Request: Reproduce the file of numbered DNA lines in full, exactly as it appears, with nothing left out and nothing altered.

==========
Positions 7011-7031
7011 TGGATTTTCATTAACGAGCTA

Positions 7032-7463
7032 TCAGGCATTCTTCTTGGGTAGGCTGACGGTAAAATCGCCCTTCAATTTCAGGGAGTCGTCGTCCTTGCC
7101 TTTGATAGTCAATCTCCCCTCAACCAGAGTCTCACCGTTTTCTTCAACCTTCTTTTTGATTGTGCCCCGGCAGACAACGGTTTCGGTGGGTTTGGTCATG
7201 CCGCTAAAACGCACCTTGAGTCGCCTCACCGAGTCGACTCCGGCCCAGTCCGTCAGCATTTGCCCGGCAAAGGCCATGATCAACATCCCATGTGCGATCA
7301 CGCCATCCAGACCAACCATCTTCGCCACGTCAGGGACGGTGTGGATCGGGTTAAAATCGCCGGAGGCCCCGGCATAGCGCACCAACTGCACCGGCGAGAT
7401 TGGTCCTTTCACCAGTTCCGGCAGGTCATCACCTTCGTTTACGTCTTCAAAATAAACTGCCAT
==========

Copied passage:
Positions 7011-7031
7011 TGGATTTTCATTAACGAGCTA

Positions 7032-7463
7032 TCAGGCATTCTTCTTGGGTAGGCTGACGGTAAAATCGCCCTTCAATTTCAGGGAGTCGTCGTCCTTGCC
7101 TTTGATAGTCAATCTCCCCTCAACCAGAGTCTCACCGTTTTCTTCAACCTTCTTTTTGATTGTGCCCCGGCAGACAACGGTTTCGGTGGGTTTGGTCATG
7201 CCGCTAAAACGCACCTTGAGTCGCCTCACCGAGTCGACTCCGGCCCAGTCCGTCAGCATTTGCCCGGCAAAGGCCATGATCAACATCCCATGTGCGATCA
7301 CGCCATCCAGACCAACCATCTTCGCCACGTCAGGGACGGTGTGGATCGGGTTAAAATCGCCGGAGGCCCCGGCATAGCGCACCAACTGCACCGGCGAGAT
7401 TGGTCCTTTCACCAGTTCCGGCAGGTCATCACCTTCGTTTACGTCTTCAAAATAAACTGCCAT